Lemko Pitches Backhaul-Free LTE
Lemko Corp. , a small company based outside of Chicago, came on the scene in 2002 with the simple plan of being the most all-American, least expensive mobile company.
Of course, that upset just about everyone. In 10 years, CEO Nicholas Labun says he's been kicked out of his fair share of meetings for pitching an approach that runs counter to how most operators run their networks with the help of the big (non-U.S. based, Labun points out) equipment vendors like Ericsson AB (Nasdaq: ERIC), Nokia Solutions and Networks , Alcatel-Lucent (NYSE: ALU) and Huawei Technologies Co. Ltd.
Here's Lemko's pitch, summed up by its acronym DiMoWiNe, or Distributed Mobile Wireless Network: virtualize the network's Evolved Packet Core (EPC) and IMS functionality and push it to the edge. Essentially, remove the backhaul and do all the authentication, switching, routing and rating at the eNodeB, which is connected to the cloud as a Layer 7 app. (See Lemko to Show Off 'Backhaul-less' 4G at CTIA.) By the way, we had a good laugh at the acronym, too.
Jokes aside, Lemko is quite serious about DiMoWiNe's potential. "DiMoWiNe turns cellular into an app that jumps on the Internet right away," says Lemko COO Bohdan Pyskir.
The company has more than 500 commercial and military deployments, including some primarily rural wireless operators in areas like fishing towns in Alaska where there were previously no options for coverage -- and, Psikyer said, no motivation to provide coverage. (See Lemko deploys LTE network in Alaska, meets FCC deadline.)
But, now, the company is putting the hard press on the Tier 1 space. Labun says it has five-month trial underway with a Tier 1 Long Term Evolution (LTE) operator in Canada.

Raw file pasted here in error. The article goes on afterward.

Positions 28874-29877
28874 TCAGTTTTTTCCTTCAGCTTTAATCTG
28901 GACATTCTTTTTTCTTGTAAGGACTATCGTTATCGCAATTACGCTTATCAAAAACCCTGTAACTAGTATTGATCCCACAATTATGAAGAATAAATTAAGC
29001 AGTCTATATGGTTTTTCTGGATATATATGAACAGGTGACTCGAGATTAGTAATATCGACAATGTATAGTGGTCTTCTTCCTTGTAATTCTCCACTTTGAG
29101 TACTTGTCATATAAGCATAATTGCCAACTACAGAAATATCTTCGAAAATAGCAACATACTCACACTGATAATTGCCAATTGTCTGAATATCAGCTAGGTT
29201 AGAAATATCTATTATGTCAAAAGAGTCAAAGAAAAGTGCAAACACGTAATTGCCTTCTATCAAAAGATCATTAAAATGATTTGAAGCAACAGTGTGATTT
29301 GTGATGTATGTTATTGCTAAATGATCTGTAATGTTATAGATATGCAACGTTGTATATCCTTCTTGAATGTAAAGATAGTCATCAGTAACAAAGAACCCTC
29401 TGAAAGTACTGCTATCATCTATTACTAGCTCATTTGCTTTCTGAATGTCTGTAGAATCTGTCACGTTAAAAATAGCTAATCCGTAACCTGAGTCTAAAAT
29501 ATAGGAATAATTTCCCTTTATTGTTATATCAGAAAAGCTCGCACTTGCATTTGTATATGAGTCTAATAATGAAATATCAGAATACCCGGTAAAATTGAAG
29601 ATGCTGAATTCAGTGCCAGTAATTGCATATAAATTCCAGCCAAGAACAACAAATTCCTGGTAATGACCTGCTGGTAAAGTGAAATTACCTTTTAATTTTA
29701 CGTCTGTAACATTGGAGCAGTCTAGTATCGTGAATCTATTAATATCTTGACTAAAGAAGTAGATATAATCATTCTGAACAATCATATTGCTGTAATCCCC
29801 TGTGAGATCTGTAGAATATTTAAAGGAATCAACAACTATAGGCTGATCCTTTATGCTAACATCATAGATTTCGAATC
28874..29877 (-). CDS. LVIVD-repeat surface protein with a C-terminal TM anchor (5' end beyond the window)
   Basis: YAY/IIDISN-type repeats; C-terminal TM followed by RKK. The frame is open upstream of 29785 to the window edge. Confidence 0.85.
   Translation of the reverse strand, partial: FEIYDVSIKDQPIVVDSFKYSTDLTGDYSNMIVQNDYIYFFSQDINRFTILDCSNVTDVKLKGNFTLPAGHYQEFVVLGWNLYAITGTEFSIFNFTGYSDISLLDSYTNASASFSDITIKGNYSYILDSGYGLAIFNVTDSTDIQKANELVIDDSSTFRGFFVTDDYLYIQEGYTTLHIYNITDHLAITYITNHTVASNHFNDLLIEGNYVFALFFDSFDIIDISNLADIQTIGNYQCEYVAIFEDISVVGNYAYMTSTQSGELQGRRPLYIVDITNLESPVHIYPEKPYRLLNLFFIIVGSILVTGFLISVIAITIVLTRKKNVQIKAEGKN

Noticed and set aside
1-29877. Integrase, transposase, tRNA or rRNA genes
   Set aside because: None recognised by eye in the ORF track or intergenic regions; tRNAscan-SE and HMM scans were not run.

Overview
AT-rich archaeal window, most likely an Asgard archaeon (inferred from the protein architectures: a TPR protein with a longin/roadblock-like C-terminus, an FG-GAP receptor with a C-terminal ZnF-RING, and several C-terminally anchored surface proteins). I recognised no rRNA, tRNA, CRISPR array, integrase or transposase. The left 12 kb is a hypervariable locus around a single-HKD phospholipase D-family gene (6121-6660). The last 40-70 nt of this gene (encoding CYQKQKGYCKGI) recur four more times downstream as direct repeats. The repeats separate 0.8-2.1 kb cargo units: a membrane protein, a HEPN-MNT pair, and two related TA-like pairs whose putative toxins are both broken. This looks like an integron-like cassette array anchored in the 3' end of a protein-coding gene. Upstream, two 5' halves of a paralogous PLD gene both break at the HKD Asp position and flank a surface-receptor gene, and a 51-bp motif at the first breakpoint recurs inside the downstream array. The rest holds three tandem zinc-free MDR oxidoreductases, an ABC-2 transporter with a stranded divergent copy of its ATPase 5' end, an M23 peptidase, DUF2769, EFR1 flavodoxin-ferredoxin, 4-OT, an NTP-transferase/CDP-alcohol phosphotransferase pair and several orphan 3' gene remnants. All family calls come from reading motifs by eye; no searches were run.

Light Reading Mobile paid a visit to Lemko's Schaumburg, Ill., headquarters for a deeper dive into DiMoWiNe. Click on the image below to launch a short slideshow of the trip.
Network savior or missed opportunity?
While the acronym is new, the concept of pushing intelligence to the edge is not. The big equipment vendors have talked about it too, but so far major operators haven't implemented it. Heavy Reading analyst Gabriel Brown points out that some WiMax firms had the same idea, as did some specialist cellular players equipping cruise ships with coverage, for example. He expects the market will remain in specialized networks and applications for the foreseeable future.
But Lemko believes the technology can be valuable for the big guys in that it not only reduces operating expenses fivefold -- from $5 per gigabyte to $1 per gigabyte -- but also reduces wireless operators' need for more spectrum and their reliance on Wi-Fi offload.
"Wi-Fi is not natural to a carrier," Labun says. "There's no reason not to have a smarter base station on every corner."
Technology Business Research Inc. (TBR) analyst Ken Hyers believes the concept has merit. Backhaul is a big expense for operators, and one that's only growing as LTE networks consume more data. The fact that Lemko's architecture reduces spectrum use by processing data traffic at each node rather than through the central node and back to the central core would bring cost savings.
The issue, however, is that most wireless operators have already made major upgrades to their core to implement LTE. Convincing them to make another near-term investment in moving those functions to the edge will be a big hurdle for a small company like Lemko, the analyst says.
"Expenses are going to be a big factor in a decision like this, and operators right now are being cautious about their investments at the moment," Hyers wrote in an email to LR Mobile.
Even so, Lemko's hope is that the opex savings offset the initial investment. It is in talks with a number of Tier 1 operators, pitching the merits of its solution for LTE out the gate. Today the company also announced Wednesday that it has achieved interoperability for roaming between 700MHz LTE lower band class 12 and band class 17.
And, for its part, Lemko has its concerns about working with the big guys too. CEO Labun says the last thing he wants is to "go into their labs and die." Large carriers stick to large vendors, he admits, but he also believes rising data costs will force the change.
"It's a simple concept, but it's hard to prove it [at scale] as a small company ... but something has to change," Labun says. "We think it's the architecture."
— Sarah Reedy, Senior Reporter, Light Reading Mobile